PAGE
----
Why I won’t be celebrating Thatcher’s death

Yesterday started the same as many days for me. I finished the last of my night shifts and headed home for bed, careful to avoid any news web-sites or social media, as I’d recorded something on telly and didn’t want to spoil anything for myself. When I settled down to my show in the early afternoon, I couldn’t resist a quick peek at my Facebook notifications. There were lots of messages and event requests for parties to ‘celebrate’, but what were we celebrating I wondered. My answer soon came when a friend sent me a tweet to say Margaret Thatcher had died. This was now a day that would go down in history.

The party invites were to Thatcher’s Dead parties. My initial reaction, as a Christian, and I hope a half-decent person, was one of shock. I know a lot of people within the trade union movement, as well as the general public, held a strong dislike, or even hate, for the woman nicknamed ‘The Iron Lady’ – but a party in honour of her death? Was that not a step too far? Whatever her sins, she was still a mother and grandmother. Every life is deserving of some respect and each death, of dignity.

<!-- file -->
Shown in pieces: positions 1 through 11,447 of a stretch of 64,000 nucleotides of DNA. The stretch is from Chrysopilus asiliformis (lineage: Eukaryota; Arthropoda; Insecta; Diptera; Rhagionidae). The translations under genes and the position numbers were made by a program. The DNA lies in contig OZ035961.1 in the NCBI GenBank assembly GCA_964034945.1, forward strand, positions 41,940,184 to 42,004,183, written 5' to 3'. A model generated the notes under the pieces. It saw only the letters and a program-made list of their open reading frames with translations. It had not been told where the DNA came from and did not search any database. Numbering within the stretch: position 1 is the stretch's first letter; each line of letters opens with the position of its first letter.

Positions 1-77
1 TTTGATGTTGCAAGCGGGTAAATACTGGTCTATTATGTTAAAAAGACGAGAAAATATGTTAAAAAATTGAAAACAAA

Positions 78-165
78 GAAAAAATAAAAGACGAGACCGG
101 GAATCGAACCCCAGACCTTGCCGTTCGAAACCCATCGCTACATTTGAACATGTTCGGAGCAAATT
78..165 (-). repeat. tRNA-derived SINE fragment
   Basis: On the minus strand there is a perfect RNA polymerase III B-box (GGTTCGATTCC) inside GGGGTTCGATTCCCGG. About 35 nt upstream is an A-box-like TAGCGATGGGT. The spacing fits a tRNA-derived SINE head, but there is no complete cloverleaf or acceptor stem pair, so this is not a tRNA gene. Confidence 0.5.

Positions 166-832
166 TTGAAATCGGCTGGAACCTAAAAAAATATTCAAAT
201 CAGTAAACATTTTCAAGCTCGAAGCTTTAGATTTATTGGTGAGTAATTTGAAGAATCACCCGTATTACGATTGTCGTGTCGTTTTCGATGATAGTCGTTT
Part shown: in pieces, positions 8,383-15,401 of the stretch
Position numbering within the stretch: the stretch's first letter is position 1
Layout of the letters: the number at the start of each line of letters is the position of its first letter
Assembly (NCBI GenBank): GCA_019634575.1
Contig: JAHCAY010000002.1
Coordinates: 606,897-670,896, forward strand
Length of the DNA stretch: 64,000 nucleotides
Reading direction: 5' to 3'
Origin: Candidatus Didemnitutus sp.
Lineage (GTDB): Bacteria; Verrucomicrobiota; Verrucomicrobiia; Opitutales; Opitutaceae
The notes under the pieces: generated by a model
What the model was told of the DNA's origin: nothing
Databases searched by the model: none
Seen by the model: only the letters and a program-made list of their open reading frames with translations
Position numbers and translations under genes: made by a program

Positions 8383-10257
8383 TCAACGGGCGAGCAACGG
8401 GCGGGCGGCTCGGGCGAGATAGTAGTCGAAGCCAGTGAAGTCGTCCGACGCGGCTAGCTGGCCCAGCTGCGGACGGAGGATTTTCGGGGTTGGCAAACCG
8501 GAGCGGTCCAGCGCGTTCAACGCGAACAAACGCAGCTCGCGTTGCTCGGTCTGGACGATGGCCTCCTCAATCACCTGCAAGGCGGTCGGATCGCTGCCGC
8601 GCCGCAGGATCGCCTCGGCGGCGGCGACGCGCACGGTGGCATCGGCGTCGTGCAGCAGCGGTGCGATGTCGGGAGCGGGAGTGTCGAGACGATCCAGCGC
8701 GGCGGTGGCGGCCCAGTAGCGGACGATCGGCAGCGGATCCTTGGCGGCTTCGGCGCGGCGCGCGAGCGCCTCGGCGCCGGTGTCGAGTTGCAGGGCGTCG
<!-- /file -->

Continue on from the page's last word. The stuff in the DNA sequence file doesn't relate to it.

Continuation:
The people rejoicing in her passing are people I consider friends. People I admire and people I respect. They are intelligent, highly educated individuals, who compaign tirelessesly for inclusion, fairness and respect. They are not the sort of people who would dishonour someone’s memory or take pleasure in the grief of a family who had just lost a loved one. I admit that my knowledge of Britain’s only female prime minister is limited and that’s why I had to find out what she did to invoke such strong emotions in so many.